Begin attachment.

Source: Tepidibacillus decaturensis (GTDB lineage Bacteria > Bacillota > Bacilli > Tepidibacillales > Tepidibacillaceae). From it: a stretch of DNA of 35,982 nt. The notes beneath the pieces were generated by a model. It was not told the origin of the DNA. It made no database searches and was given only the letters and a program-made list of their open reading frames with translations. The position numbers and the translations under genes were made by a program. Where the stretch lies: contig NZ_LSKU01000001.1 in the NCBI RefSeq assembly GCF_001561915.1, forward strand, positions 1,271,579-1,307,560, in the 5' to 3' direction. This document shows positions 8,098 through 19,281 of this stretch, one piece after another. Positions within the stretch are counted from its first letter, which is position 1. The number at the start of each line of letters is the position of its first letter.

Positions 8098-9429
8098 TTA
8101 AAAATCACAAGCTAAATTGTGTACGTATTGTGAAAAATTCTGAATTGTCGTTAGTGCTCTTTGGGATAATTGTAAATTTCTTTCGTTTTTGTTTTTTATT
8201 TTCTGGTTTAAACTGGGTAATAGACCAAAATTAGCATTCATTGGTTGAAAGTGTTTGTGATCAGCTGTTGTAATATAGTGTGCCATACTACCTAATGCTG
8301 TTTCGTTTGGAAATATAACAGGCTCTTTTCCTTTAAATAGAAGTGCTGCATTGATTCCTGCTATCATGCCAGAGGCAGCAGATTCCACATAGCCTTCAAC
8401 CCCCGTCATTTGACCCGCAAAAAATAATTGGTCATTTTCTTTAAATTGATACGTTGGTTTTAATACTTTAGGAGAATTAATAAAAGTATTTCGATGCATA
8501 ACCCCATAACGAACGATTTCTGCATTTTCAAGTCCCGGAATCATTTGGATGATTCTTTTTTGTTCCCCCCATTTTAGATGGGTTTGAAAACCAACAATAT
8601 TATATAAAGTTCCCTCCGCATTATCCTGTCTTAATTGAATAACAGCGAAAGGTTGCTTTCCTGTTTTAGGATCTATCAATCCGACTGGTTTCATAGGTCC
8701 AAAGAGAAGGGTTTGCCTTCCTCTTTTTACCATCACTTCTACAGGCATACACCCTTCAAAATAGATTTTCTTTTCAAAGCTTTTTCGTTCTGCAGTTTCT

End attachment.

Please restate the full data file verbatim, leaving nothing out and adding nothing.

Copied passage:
Source: Tepidibacillus decaturensis (GTDB lineage Bacteria > Bacillota > Bacilli > Tepidibacillales > Tepidibacillaceae). From it: a stretch of DNA of 35,982 nt. The notes beneath the pieces were generated by a model. It was not told the origin of the DNA. It made no database searches and was given only the letters and a program-made list of their open reading frames with translations. The position numbers and the translations under genes were made by a program. Where the stretch lies: contig NZ_LSKU01000001.1 in the NCBI RefSeq assembly GCF_001561915.1, forward strand, positions 1,271,579-1,307,560, in the 5' to 3' direction. This document shows positions 8,098 through 19,281 of this stretch, one piece after another. Positions within the stretch are counted from its first letter, which is position 1. The number at the start of each line of letters is the position of its first letter.

Positions 8098-9429
8098 TTA
8101 AAAATCACAAGCTAAATTGTGTACGTATTGTGAAAAATTCTGAATTGTCGTTAGTGCTCTTTGGGATAATTGTAAATTTCTTTCGTTTTTGTTTTTTATT
8201 TTCTGGTTTAAACTGGGTAATAGACCAAAATTAGCATTCATTGGTTGAAAGTGTTTGTGATCAGCTGTTGTAATATAGTGTGCCATACTACCTAATGCTG
8301 TTTCGTTTGGAAATATAACAGGCTCTTTTCCTTTAAATAGAAGTGCTGCATTGATTCCTGCTATCATGCCAGAGGCAGCAGATTCCACATAGCCTTCAAC
8401 CCCCGTCATTTGACCCGCAAAAAATAATTGGTCATTTTCTTTAAATTGATACGTTGGTTTTAATACTTTAGGAGAATTAATAAAAGTATTTCGATGCATA
8501 ACCCCATAACGAACGATTTCTGCATTTTCAAGTCCCGGAATCATTTGGATGATTCTTTTTTGTTCCCCCCATTTTAGATGGGTTTGAAAACCAACAATAT
8601 TATATAAAGTTCCCTCCGCATTATCCTGTCTTAATTGAATAACAGCGAAAGGTTGCTTTCCTGTTTTAGGATCTATCAATCCGACTGGTTTCATAGGTCC
8701 AAAGAGAAGGGTTTGCCTTCCTCTTTTTACCATCACTTCTACAGGCATACACCCTTCAAAATAGATTTTCTTTTCAAAGCTTTTTCGTTCTGCAGTTTCT